Notebook: Morris’ Arm, a Replenished Backfield and More from Day Three of UW Fall Camp

The first three days of fall camp has given an inclining as to how the Huskies see a handful of positions shaking out. Saturday marked the most extensive day for redshirt freshman quarterback Sam Huard with the first and second-team offense while redshirt sophomore Dylan Morris put together the best throw of the morning. 

During a team period in the last hour of practice Morris rolled to his left and found freshman wide receiver Denzel Boston, who got behind junior safety Cameron Williams, for a 71-yard touchdown, the lone score of the period. Boston was one of seven players to catch at least one pass from Morris, along with Ja’Lynn Polk, Rome Odunze, Nick Juran, and tight end’s Quentin Moore, Jack Westover and Zeke Pelluer. 

Both Huard and Morris took the majority of the team reps at quarterback on Saturday while redshirt junior Michael Penix Jr. spent most of the morning on the East practice field working with the scout team. Although the Indiana transfer finished the period completed five of six attempts, the same number of completions as Huard, neither were able to connect for six. 

Coming into fall camp UW head coach Kalen DeBoer made it clear that the coaching staff views the competition as a three-way battle. Offensive coordinator / quarterbacks coach Ryan Grubb echoed the same sentiment after Saturday’s practice concluded. 

“We don’t put any hard and fast line on it,” Grubb said, when asked about a timeline for when a starter will be named at QB. “You gotta have a little bit of feel and experience and some savy understanding how that process goes. Especially when you have three guys it’s a little bit different when there’s just two. But when you have three true guys competing for that job I think you just got to be smart and understand that the team, the offense has to have that guy defined for game week for sure, which is a little bit longer than normal game weeks because you’re going to have roughly eight practices to get ready for Kent State.”

Grubb noted for all three quarterbacks he wants to see them improve their communication skills and become that alpha in the room. 

While the first rep at QB for September 3 has yet to be determined one position group that has started to find continuity is the offensive line.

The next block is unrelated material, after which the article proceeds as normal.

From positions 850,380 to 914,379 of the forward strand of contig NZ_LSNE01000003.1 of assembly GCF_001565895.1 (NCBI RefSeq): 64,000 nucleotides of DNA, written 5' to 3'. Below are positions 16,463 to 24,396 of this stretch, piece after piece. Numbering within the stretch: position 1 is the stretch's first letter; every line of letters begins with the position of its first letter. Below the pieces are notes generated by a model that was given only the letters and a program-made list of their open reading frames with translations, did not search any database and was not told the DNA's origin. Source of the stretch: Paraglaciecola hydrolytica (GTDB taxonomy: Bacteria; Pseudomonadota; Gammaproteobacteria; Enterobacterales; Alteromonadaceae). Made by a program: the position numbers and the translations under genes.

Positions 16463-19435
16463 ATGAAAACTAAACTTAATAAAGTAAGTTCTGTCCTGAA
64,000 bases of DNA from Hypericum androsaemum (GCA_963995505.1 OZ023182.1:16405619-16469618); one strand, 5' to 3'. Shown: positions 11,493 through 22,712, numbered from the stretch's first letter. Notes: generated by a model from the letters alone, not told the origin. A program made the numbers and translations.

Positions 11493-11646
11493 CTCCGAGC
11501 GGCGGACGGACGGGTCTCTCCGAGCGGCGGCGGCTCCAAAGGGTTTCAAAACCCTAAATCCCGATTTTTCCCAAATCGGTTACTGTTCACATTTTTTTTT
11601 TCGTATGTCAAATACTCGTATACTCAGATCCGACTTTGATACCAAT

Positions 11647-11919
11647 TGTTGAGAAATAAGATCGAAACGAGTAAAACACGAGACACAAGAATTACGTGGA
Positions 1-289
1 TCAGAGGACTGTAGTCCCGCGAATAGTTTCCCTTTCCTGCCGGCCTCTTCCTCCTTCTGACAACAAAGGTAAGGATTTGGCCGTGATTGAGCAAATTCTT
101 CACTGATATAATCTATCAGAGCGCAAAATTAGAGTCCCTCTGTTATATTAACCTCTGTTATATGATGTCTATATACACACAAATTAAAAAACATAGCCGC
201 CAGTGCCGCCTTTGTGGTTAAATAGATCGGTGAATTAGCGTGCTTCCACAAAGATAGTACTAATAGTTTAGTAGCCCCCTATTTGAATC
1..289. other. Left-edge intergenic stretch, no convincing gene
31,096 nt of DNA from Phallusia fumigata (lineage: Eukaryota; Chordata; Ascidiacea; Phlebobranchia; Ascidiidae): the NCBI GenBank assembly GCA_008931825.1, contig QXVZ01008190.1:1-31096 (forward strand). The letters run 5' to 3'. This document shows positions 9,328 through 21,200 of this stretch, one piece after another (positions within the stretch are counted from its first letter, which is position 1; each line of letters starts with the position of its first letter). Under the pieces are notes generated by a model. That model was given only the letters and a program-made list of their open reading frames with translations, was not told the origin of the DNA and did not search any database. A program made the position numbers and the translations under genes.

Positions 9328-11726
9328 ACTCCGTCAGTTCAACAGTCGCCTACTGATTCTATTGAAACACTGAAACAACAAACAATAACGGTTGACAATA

Towards the end of spring practices redshirt freshman Roger Rosengarten made the move permanently to right tackle. Since then both the coaching staff and Rosengarten have felt it was the right decision. Saturday, the second-year lineman got a little trial by fire lining up against redshirt junior edge rusher Zion Tupuola-Fetui, a preseason All-American and Bednarik Award watch list honoree. 

“Roger – he is so into it,” Grubb said. “He’s super aggressive. He’s passionate about football. He’s got to clean up some techniques. Sometimes he just tries to do a little too much. Just needs to be a little more fundamentally sound. (Offensive line) Coach (Scott) Huff will get him squirt away on some of that stuff. But he’s a great kid. He’s got fantastic feet and agility. He’s just got to work on a few things.”

Victor Curne, now a redshirt junior, spent the majority of time as the starting right tackle last season while Rosengarten appeared in four games — against Montana, at Michigan, at Colorado and against Washington State — to preserve his redshirt. Heading into this season the 6-foot-6 and 303-pounder feels ready to take the next step. 

In the spring, UW was without several running backs for either a portion or majority of the 15 practices, including redshirt sophomore Cameron Davis, redshirt junior Richard Newton, and redshirt freshman Sam Adams II. Now all three are back and working their way into full fitness while Lee Marks incorporates a pair of new backs in to the room. 

Wayne Taulapapa, a graduate transfer from the University of Virginia, and Will Nixon, a transfer from Nebraska, have each made their own mark on camp. Taulapapa has shown to be more of the traditional back, able to stay home as an additional pass blocker while finding holes and bursting through them when handed the ball.

Nixon, a 5-foot-11 former running back at Midway High School in Waco, Texas who also played receiver prior to signing with the CornHuskers in the 2020 recruiting class, has been one of the more consistent players in camp. 

“Will is a special athlete,” DeBoer said of Nixon after the first day of camp. “In high school he was a running back – highly regarded and recruited running back. He’s got a lot of understanding what it takes at that position. His last year going to college at Nebraska he was more of that receiver-type. He can catch the ball really well. He’s got a really diverse skill set and that’s what we want in the running back position.

“He’s just a guy that will find his way on the field, I think, because he’s so diverse in those areas and has so many things that he can bring to the table.”

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